Front-end Testing and a tale of three users

How should we think about UI components when testing them?

Adrià Fontcuberta
4 min readAug 2, 2019

If I gave you a really complex function such as

function sum (a, b) {
return a + b

You’d know how to test it right away. You’d do something like the following:

test('sums two numbers', () => {
expect(sum(1, 2)).toBe(3)

test('JavaScript being JavaScript', () => {
expect(sum(null, undefined)).toBe(NaN)
expect(sum(null, null)).toBe(0)

Felt easy. Why was it so simple, though?

You might say that sum() is "easily tested". Numbers in, number out.

Okay, that’s interesting. So this is the mental model you used:

input ➡ Function ➡ output

So: Given a specific input, we only had to expect the appropiate output. This is one of the strengths of Functional Programming, but that’s beyond the scope right now.

Let’s focus now on more complex pieces of code. How would that mental model look if we were to test a Vue/React/Svelte component, for instance?

What if we try to build knowledge from well-established truths?

input ➡ Component ➡ output

Okay, looks good. If we replace function with component (which is actually just a function, but that’s another story), now we have a formula to test our components.

What are the inputs and outputs, though? In our previous example they were just numbers. And now?

How can we define inputs and outputs in the front end?

Enter our code users

We can’t answer those questions (yet), but we can explore the problem from another perspective. First of all, let’s define who’s gonna use our component:

  1. The end user. The person who’s using your app/web/whatever.
  2. The developer. The person who’s gonna import your components and use them to developer their app. (Note: you are your own code’s consumer. Let it sink.)

Each kind of user has its own requirements, and we need to make sure our component fulfills them.

Back to inputs and outputs

Now that we defined our users, what inputs and outputs could we expect from them? (Notice how we keep building knowledge from previous truths):

An end user is gonna interact with the component.

A developer is gonna pass down props to it.

And they both are gonna expect some outputs: DOM elements and side effects.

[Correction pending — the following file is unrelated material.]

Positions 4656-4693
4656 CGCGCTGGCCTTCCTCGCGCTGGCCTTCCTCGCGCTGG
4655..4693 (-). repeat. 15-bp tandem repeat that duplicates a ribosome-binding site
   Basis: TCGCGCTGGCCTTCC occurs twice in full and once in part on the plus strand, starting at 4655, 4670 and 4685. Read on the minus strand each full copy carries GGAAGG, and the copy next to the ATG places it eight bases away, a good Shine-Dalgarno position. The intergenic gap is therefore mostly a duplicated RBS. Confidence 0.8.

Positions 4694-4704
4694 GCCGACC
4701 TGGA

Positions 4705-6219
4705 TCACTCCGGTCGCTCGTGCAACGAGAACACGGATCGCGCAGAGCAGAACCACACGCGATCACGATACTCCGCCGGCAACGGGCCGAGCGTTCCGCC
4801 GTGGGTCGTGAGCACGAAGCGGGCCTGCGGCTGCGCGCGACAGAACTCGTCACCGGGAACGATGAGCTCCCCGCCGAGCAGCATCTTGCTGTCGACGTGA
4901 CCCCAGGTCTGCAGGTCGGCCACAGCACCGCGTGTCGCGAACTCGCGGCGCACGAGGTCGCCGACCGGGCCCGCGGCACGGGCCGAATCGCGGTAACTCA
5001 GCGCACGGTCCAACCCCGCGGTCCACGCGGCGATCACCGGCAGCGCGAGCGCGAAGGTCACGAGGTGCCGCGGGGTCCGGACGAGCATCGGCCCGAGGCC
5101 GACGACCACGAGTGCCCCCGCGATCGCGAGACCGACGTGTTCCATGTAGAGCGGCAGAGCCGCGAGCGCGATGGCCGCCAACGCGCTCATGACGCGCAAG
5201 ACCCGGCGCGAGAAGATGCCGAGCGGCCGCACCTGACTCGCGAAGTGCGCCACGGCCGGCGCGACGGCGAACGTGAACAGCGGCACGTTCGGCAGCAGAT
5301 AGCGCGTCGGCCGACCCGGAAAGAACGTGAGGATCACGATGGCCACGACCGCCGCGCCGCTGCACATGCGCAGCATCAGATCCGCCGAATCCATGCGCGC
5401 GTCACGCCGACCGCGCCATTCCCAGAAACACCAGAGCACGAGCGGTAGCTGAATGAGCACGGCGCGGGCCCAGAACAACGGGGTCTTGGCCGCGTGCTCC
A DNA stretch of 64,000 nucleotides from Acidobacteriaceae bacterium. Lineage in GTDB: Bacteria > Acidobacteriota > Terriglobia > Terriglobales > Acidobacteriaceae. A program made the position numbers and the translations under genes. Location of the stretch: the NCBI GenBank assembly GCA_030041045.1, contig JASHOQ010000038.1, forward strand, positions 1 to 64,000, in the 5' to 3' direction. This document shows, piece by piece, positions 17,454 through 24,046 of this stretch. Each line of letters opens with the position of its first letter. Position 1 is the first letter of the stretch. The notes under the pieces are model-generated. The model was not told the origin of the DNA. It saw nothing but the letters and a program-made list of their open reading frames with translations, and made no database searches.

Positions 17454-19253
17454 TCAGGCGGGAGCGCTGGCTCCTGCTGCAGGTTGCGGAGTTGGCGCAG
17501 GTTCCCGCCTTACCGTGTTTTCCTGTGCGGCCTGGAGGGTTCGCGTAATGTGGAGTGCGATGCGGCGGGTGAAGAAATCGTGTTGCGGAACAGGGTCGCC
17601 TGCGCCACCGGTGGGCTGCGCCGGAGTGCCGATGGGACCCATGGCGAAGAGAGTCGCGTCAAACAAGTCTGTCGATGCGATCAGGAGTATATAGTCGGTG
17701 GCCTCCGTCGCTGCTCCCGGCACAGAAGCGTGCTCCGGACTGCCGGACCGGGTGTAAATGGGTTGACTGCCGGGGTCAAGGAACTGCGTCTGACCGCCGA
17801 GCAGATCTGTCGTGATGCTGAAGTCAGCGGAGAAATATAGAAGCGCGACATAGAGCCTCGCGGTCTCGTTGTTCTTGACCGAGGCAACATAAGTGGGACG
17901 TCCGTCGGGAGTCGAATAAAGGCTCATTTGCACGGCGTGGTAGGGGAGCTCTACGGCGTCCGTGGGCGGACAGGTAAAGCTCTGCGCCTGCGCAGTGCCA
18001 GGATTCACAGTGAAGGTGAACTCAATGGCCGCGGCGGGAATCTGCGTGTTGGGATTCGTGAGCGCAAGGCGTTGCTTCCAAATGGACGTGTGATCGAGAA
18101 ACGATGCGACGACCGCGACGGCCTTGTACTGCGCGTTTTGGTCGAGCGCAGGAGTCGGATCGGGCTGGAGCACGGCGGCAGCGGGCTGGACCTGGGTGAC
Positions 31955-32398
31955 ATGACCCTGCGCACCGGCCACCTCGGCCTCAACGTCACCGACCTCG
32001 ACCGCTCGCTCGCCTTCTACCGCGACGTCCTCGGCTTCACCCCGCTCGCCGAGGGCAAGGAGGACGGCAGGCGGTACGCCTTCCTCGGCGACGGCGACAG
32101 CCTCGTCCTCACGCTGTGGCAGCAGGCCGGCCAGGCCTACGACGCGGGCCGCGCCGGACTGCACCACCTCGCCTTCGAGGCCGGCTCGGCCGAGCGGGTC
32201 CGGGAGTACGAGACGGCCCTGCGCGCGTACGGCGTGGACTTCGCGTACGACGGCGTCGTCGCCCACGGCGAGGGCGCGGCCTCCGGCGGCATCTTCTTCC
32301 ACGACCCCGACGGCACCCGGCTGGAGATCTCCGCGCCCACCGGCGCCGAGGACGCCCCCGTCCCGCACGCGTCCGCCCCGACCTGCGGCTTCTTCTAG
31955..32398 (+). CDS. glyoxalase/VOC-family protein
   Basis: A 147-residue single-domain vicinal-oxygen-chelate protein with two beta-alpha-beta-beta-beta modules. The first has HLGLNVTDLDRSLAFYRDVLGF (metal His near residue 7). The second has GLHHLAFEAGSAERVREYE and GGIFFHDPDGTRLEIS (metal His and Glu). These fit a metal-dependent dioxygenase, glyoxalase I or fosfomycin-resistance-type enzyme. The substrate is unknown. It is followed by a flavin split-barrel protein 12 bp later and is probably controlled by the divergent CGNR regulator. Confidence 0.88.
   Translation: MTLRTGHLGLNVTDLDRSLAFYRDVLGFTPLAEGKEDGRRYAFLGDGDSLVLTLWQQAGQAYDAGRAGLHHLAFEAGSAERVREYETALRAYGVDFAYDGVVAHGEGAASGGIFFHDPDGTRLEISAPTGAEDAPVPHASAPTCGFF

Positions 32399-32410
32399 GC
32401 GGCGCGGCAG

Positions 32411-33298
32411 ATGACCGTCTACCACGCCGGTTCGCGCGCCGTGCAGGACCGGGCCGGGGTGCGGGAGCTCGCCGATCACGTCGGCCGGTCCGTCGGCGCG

Let me drop some examples!

Interactions: clicking, typing… any “human” interaction
Props: The arguments a component receives
Examples: Side Effects* HTTP requests, Cookies, console.log() DOM elements: <input>, <div>, whatever. Elements on the screen

That’s mostly it! 99% of times, that’s everything you need to focus on when testing a front-end component.

*: Testing side effects such as API calls is where test doubles shine.

Be careful of the dreaded third user

tl;dr: If a test relies on implementation details, then the test becomes a third user. And you’re gonna need to please it.

Let’s see an example taken from Vue Testing Library docs ( disclaimer, I wrote it) using a dumb Counter component:

<p class="paragraph">Times clicked: {{ count }}</p>
<button @click="increment">increment</button>

export default {
data() {
return { count: 0 }
methods: {
increment() { this.count++ }

Let’s see a couple of ways of testing this totally useful component.

Don’t do this

import { mount } from '@vue/test-utils'

test('text updates on clicking', () => {
const wrapper = mount(Counter)
const paragraph = wrapper.find('.counter')

expect(paragraph.text()).toBe('Times clicked: 0')


expect(paragraph.text()).toBe('Times clicked: 2')

Because then your test is doing something different from the user and the developer. It is querying the component using CSS classes, and calling increment() directly.

Is the end user doing that? No.

Is the developer consuming the component doing that? Nope.

Then the test has become a third consumer. This is what we call relying on implementation details.

Instead, do this

import { render, fireEvent } from '@testing-library/vue'

test('text updates on clicking', async () => {
const { getByText } = render(Counter)

// getByText returns the first matching DOM node for the
// provided text, and throws an error if there's no match
// or if more than one element is found.
getByText('Times clicked: 0')

const button = getByText('increment')

// Dispatch a native click event to our button element.

getByText('Times clicked: 2')

Notice how we query and act upon our component as our consumers would. We are “reading” text, and we are interacting (as close as possible) as an end user.

Thus, we are still dealing with just two consumers. That’s good. The test is only going to fail if either the inputs or the outputs of our component change. And that's the expected behavior.

Libraries such as Vue Testing Library provide the right tools to avoid creating a third user. Pick tools you don’t have to fight against. Use tools that resemble the way your software is used.


  1. UI components have two consumers: your end users, and the developers using them.
  2. Think of components as you think of functions: black boxes that receive inputs and yield outputs.
  3. There’s a hidden third user for your component: a test. If your test is doing something different from end users and developers, then you need to take that into account.
  4. Your testing tools should help you stay on track. Vue Testing Library (and all the Testing Library toolset) does a pretty good job achieving that goal.

A quick footnote: Everything exposed above is also valid for plain functions (or any other kind of code encapsulation mechanism FWIW). Avoid testing implementation details, and treat units as black boxes. You’ll sleep better at night.

Phew, that was long!

Ping me on Twitter if you have any doubts or additional insight :)

Originally published at on August 2, 2019.



Adrià Fontcuberta

Words matter – Software product development, Front-end, UX, design, lean, agile and everything in between.